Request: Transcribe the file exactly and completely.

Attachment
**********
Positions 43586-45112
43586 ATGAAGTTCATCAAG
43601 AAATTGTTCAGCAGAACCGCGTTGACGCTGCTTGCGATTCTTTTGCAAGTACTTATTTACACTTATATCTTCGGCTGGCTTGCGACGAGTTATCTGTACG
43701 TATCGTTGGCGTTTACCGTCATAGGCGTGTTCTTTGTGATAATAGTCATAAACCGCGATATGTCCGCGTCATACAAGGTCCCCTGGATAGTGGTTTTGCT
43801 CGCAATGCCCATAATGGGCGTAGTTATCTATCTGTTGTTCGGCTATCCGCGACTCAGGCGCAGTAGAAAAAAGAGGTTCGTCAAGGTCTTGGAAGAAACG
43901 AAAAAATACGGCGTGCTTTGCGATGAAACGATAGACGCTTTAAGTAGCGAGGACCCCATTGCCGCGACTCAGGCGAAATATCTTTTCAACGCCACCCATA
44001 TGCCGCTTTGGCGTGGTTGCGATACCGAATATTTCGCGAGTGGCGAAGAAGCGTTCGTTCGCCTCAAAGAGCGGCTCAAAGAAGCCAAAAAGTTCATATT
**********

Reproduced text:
Positions 43586-45112
43586 ATGAAGTTCATCAAG
43601 AAATTGTTCAGCAGAACCGCGTTGACGCTGCTTGCGATTCTTTTGCAAGTACTTATTTACACTTATATCTTCGGCTGGCTTGCGACGAGTTATCTGTACG
43701 TATCGTTGGCGTTTACCGTCATAGGCGTGTTCTTTGTGATAATAGTCATAAACCGCGATATGTCCGCGTCATACAAGGTCCCCTGGATAGTGGTTTTGCT
43801 CGCAATGCCCATAATGGGCGTAGTTATCTATCTGTTGTTCGGCTATCCGCGACTCAGGCGCAGTAGAAAAAAGAGGTTCGTCAAGGTCTTGGAAGAAACG
43901 AAAAAATACGGCGTGCTTTGCGATGAAACGATAGACGCTTTAAGTAGCGAGGACCCCATTGCCGCGACTCAGGCGAAATATCTTTTCAACGCCACCCATA
44001 TGCCGCTTTGGCGTGGTTGCGATACCGAATATTTCGCGAGTGGCGAAGAAGCGTTCGTTCGCCTCAAAGAGCGGCTCAAAGAAGCCAAAAAGTTCATATT